Whichever region you are in, Virginia has an impressive culinary scene with dozens of renowned chefs creating inspired dishes from locally sourced ingredients that bring together the best flavors of the Commonwealth in uniquely delicious ways. To put the spotlight on the best dishes in Virginia, we spoke to some of these chefs, from the award-winning seasoned professionals to the rising stars who have garnered attention in national and even international publications. Follow our Inside the Kitchen series as we check out everything Eat.Drink.LOVE in Virginia!
Located in the historic Church Hill neighborhood of Richmond, Virginia, Alewife serves mid-Atlantic seafood. The coastal waters of the mid-Atlantic region are celebrated with a view to nature conservation and sustainability.
Photo credit: Lee Gregory
Alewife’s Chef, Lee Gregory, is a three-time semi-finalist on the James Beard Foundation Award for Best Mid-Atlantic Chef and StarChef Rising Star. Although Chef Gregory grew up in South Carolina, he has a long culinary history in Virginia. He worked under Chef Dale Reitzer at Acacia in Richmond for five years before moving to Six Burner, then Mockingbird in Staunton and Blue Light Grill in Charlottesville. Lee returned to Richmond in 2011 to open the Roosevelt in Church Hill, where he was co-owner and executive chef from 2011 to 2008. In 2014 he helped open Bon Air favorite Southbound, where he is currently the co-owner and head chef. Alewife is Lee’s first solo venture.
Want to learn more about Alewife and Chef Gregory? Read on to learn more of its secrets, followed by one of Chef Gregory’s favorite recipes!
What Makes the Central Virginia Region Unique When It Comes To Groceries?
The region is so great because of the agriculture and the waterways! Not many places can be reached in a few hours from the coast to the mountains. It really gives us everything we could want as Virginians.
Do you have a couple of producers, farms, or other suppliers that you prefer your local ingredients from?
We try to buy as locally as possible, using the mid Atlantic as a blueprint and then scaling it down towards Richmond. The closer the better. We have used several local farmers like Sweet Grass Farms and Cabbage Hill, Paul Schofield the mushroom type, and we use mermen like the Waltons in Urbanna when they have produce available.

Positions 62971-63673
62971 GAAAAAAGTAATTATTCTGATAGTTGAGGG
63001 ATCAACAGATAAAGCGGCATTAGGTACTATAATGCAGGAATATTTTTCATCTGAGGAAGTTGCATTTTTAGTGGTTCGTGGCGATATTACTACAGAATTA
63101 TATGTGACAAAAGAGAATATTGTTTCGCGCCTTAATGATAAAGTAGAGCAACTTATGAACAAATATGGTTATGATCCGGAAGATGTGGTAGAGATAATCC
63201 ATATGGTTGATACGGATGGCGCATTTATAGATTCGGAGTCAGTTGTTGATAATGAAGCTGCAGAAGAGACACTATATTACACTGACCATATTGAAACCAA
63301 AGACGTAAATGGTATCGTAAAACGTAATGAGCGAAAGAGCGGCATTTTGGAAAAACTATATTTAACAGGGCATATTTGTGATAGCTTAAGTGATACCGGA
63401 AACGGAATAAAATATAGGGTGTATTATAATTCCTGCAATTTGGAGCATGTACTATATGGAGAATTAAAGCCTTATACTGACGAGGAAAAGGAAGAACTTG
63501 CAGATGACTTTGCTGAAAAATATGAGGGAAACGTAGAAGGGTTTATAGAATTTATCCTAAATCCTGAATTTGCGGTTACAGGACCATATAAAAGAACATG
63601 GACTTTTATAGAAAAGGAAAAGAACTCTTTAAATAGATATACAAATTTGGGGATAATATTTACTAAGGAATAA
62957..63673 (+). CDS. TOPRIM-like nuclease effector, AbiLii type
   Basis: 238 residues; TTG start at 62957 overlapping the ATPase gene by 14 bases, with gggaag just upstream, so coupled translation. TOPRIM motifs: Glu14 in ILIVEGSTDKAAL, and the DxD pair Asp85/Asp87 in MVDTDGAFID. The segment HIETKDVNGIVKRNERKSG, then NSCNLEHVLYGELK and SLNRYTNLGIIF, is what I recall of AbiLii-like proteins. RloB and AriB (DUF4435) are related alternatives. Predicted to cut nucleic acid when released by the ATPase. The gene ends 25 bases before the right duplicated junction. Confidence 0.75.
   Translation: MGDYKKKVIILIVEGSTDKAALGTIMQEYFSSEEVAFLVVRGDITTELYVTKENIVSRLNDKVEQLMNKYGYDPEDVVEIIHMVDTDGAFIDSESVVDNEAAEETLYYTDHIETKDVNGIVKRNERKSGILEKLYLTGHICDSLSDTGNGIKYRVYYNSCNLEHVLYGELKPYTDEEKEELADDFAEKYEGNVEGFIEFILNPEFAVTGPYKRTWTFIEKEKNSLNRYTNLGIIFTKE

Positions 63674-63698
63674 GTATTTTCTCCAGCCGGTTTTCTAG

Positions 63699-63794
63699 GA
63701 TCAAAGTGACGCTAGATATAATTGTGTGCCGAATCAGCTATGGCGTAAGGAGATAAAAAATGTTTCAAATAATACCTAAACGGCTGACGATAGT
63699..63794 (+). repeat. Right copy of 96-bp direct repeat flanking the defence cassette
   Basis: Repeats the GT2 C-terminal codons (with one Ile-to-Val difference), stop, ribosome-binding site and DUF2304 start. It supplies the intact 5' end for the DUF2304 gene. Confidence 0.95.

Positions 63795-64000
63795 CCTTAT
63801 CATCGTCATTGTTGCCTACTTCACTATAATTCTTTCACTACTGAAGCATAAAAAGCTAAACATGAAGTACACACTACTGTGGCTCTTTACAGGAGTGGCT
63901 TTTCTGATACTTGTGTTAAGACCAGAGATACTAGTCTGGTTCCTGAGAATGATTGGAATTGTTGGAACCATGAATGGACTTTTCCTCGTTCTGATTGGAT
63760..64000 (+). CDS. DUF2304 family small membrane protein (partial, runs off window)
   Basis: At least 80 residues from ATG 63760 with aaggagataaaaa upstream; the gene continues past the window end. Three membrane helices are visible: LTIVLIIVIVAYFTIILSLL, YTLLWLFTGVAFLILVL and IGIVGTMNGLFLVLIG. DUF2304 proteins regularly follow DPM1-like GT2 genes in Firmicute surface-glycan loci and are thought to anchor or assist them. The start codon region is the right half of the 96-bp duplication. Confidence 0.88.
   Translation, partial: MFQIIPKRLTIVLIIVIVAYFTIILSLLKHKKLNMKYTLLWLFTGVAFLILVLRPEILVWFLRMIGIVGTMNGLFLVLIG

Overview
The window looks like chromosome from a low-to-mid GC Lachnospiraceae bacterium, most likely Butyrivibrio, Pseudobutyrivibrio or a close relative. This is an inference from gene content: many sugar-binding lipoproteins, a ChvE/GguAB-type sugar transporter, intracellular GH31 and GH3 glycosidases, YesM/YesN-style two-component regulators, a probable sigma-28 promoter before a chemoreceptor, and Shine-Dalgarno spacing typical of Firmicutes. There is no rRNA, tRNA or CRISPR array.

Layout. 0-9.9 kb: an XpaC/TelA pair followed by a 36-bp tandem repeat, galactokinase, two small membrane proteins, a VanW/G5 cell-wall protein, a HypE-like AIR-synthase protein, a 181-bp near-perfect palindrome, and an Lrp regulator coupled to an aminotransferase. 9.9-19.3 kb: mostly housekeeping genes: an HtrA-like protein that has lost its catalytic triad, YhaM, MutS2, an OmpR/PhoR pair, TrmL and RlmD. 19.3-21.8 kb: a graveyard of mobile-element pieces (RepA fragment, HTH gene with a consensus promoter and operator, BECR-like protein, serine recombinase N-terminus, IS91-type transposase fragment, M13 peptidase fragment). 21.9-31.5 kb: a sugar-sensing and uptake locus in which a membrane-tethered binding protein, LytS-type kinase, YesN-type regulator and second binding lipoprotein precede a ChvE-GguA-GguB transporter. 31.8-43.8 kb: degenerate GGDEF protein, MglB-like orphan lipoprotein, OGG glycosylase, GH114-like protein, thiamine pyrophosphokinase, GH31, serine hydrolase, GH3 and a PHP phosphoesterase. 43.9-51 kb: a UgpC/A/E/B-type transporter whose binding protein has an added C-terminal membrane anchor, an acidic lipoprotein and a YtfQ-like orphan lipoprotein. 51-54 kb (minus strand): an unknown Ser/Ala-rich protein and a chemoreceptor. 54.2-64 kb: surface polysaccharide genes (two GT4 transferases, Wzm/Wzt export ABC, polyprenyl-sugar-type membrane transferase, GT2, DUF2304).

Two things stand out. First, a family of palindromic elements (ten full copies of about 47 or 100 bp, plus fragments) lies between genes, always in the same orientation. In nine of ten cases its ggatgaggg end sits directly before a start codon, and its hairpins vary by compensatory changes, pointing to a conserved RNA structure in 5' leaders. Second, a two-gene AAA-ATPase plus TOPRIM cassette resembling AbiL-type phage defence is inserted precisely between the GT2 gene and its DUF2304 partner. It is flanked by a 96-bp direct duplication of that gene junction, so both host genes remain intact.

What are some of your favorite Virginia flavors?
I love roasted autumn squash, mashed, charred and grilled or roasted and caramelized and charred cabbage, grilled radicchio or crispy bitter endive! We also cook with cider!
What do you prefer to cook for yourself?
One of my favorite foods is braised short ribs, I love them. It’s a real guilty pleasure and one of the things I can’t eat that often because my family doesn’t really love it. When we have them at work I always try to get a snack with leftovers or crooked ends.
Which Virginia Craft drink would you combine with this recipe?
I like sticking to cider to drink with food that is so crispy and sour that it really reduces the abundance of heavy braised or slow cooked foods and is a great way to start a meal. I have a stash of Foggy Ridge that I held onto that would fit.
Where is your favorite Virginia vacation spot?
My wife is from Hampton Roads, so most of our Virginia vacations or getaways are on the water. Whether it’s a trip to Matthews, a day trip to Virginia Beach, or visiting my in-laws in Williamsburg, we’re always about the coast. And usually a dock!
Chef Recipe Spotlight: Grilled cabbage with bottarga, parmesan cream and hazelnuts
Photo credit: Lee Gregory
- 1 head of savoy cabbage
- 1 cup of heavy cream
- 1 cup of grated parmesan cheese
- 2 ounces bottarga
- 2 ounces of hazelnuts, toasted and chopped
- 1 lemon
- Salt and pepper to taste
- 2 tablespoons of olive oil
- Light your grill and let it simmer over embers so it doesn’t burn the cabbage right away.
- Take your heavy cream and let it cook over medium heat then whip your cheese in and mix to incorporate. Season with salt and pepper to taste. Set aside and keep warm.
- Divide your cabbage into quarters and leave the core in place to hold the cabbage in wedges. Season with salt and pepper, then let it “harden” for 40 minutes and season the cabbage, which also allows moisture to escape.
- Coat your cabbage evenly with oil, fry the cabbage and char over the embers. Then move the cabbage so that it is not directly on the flames and let it cook on the heat for about 15 minutes until it is tender.
- When your cabbage is cooked through, go to 4 plates, spoon the parmesan cream and season with lemon zest and lemon juice. Shave the bottarga over it with a micro level or grater. Garnish with the roasted nuts.
Are you looking for incredibly delicious recipes from Virginia’s top chefs? For more Inside the Kitchen items, check out the following Chef series articles:
- Chef Truman Jones at the Tides Inn– Baked Rappahannock oysters “Chesapeake” (& several cocktail recipes!)
- Chef Rose Moot from Pico Taqueria– Chocolate Bourbon Pecan Pie
- Chef Brian Noyes from Red Truck Bakery– Upside down pear and gingerbread cake
- Chef Mikey Reisenberg from Mashita– Black trumpet truffle noodles
- Chef Jose Arevalos at Woodstock Cafe– Pomegranate Burrata Pumpkin Salad
- Chef Rachel FitzGerald from Magpie Dinery– Apple and bacon cheddar sandwich
- Chef Dale Ford of the Devils Backbone Brewing Company– Fried short ribs with white Cheddar Byrd Mill truffle seeds, crispy brussels and simple sauce
Inside the Kitchen with Alewife’s Chef Lee Gregory first appeared on Virginia’s travel blog.